Natures Way

Dr. Sahni's Homoeopathy

Pioneer in alternative medicine & health care!

Measuring Blood Pressure (BP)


Blood pressure (BP), the pressure of the circulating blood against the walls of the arteries, the veins, and the chambers of the heart. Overall blood pressure is kept by the complex interaction of the volume of the blood, the walls of the arteries and arterioles, and the force of the contraction of the heart. The pressure in the large artery of the heart (aorta) and the other large arteries of a healthy young adult is about 120 mm Hg during contraction (systole) and 70 mm Hg during relaxation (diastole) of the heart.


The blood pressure is most often measured by using a device called a sphygmomanometer, a stethoscope, and a blood pressure cuff.

  1. Allow the patient to sit for some time in a quite room before beginning blood pressure measurement.
  2. Place the cuff around the upper arm and fill in air, tightening to stop the blood from flowing through the artery in the arm. The stethoscope is placed over the artery in front of the elbow and the pressure in the cuff is slowly released. The arm should always be kept straight with hands straight too (no fists).
  3. No sound is heard until the cuff pressure falls below the systolic pressure in the artery; at that point a pulse is heard. As the cuff pressure continues to fall slowly, the pulse continues; first becoming louder, then dull and muffled. These sounds, called the sounds of Korotkoff, are caused by the disturbance of the blood flowing through the vessel.
  4. The cuff pressure at which the first sound is heard is the systolic blood pressure, and the cuff pressure at which the sounds stop is the diastolic blood pressure.
  5. Take at least two measurements spaced by 1-2 min, and additional measurements if the first two are quite different. The pressure in both arms is sometimes taken.

The blood pressure may also be taken using the thigh with the stethoscope held behind the knee. A larger cuff is used when taking the blood pressure of an overweight person or when using on the thigh. Any factor that increases resistance of the vessels to the flow of blood or that affects the amount of blood pumped by the heart will change the blood pressure. Strong emotion, for example, tends to do both; therefore the blood pressure reading is usually taken when the person is resting.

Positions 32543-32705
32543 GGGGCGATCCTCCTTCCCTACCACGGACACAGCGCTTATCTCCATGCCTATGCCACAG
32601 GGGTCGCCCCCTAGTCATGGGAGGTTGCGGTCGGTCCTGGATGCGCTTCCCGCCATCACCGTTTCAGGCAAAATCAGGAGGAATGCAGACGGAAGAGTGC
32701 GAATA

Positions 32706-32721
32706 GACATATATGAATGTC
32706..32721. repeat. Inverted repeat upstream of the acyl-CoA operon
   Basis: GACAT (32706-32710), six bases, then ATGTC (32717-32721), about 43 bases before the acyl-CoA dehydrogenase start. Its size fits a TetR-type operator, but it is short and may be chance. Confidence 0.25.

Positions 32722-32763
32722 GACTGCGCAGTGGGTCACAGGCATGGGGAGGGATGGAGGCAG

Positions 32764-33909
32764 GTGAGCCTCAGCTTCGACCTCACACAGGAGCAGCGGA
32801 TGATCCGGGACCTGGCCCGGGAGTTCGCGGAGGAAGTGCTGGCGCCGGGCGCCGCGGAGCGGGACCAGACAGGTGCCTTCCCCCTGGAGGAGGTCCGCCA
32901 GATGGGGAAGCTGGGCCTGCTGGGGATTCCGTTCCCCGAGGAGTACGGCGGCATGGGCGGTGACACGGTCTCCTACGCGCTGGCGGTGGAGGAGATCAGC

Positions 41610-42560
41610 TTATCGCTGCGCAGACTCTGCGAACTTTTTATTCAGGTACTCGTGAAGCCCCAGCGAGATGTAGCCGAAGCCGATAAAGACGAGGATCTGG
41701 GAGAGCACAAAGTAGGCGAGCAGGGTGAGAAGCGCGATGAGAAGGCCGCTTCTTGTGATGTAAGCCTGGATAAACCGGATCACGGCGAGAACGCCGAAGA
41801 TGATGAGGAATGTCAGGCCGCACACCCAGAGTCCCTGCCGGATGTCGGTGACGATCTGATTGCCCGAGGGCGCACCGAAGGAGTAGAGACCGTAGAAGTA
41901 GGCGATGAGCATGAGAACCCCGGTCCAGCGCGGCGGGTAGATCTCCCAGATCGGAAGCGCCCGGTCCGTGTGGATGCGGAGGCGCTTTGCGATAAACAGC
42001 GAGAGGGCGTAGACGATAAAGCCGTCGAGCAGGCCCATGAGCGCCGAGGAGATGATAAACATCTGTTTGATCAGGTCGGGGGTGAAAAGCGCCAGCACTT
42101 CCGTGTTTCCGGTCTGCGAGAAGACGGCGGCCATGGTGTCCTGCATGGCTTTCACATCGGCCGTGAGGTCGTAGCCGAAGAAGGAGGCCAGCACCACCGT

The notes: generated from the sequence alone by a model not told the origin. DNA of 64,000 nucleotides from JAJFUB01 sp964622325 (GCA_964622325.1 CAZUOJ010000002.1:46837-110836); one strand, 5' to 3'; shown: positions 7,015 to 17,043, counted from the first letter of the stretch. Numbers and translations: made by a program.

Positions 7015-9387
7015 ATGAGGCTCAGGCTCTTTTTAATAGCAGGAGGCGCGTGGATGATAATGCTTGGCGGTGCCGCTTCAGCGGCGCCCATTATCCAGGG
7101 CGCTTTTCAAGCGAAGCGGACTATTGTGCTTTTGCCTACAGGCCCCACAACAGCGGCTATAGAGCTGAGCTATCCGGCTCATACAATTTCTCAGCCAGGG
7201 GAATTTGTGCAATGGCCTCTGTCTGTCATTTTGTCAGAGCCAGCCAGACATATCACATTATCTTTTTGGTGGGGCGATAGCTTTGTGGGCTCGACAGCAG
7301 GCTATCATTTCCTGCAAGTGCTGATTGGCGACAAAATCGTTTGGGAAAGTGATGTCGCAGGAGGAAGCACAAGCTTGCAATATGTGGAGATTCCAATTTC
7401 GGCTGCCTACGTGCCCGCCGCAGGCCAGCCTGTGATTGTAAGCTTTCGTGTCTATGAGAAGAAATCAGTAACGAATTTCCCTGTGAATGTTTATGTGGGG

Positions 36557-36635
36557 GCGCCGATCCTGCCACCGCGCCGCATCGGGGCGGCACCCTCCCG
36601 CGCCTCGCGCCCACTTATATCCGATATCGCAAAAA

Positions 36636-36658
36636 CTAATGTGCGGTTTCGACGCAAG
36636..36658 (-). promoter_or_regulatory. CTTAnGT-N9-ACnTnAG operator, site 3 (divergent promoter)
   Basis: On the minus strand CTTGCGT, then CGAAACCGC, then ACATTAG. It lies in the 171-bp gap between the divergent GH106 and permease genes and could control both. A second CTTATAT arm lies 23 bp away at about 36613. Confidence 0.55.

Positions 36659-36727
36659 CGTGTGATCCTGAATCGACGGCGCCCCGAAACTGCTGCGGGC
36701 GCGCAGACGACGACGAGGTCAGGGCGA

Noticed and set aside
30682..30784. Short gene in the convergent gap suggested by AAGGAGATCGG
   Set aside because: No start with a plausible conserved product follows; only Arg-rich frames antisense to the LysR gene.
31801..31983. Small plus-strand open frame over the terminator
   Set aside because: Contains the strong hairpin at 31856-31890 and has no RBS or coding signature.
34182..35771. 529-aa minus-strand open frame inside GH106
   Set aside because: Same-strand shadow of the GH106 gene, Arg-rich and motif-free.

Blood pressure increases with age, mainly because the veins do not expand as well. As a person grows older an increase in systolic pressure comes before an increase in diastolic pressure.

Self Measurement

Self measurement of blood pressure at home should be encouraged in order to:

  • provide more information for doctor's decision
  • improve patient's adherence to treatment regimen.

Self measurement of blood pressure at home should be discouraged whenever:

  • it causes patient anxiety
  • it induces self-modification of the treatment regimen.

Normal Blood Pressure

Age Systolic Range Diastolic Range Pulse Pressure
Years Minimum Average Maximum Minimum Average Maximum  
15-19 105 117 120 73 77 81 40
20-24 108 120 132 75 79 83 41
25-29 109 121 133 76 80 84 41
30-34 110 122 134 77 81 85 41
35-39 110 123 135 78 82 86 41
40-44 112 125 137 79 83 87 42
45-49 115 127 139 80 84 88 43
50-54 116 129 142 81 85 89 44
55-59 118 131 144 82 86 90 45
60-64 121 134 147 83 87 91 47

Rules for Calculating Arterial Pressure

Systolic: For ages 20 upto 60, standard systolic pressure equals 120 m.m. Hg., plus one-fifth of the age. At age 60, standard systolic pressure is 135 m.m. Hg. and for each year above this, upto and including age 80 add 1 m.m. Hg.

Diastolic: Taking standard Diastolic pressure at age 20 as 80 m.m. Hg., for each five years above 60 upto and including age 80 add 2 m.m. Hg.

Updated on: 01 Feb 2010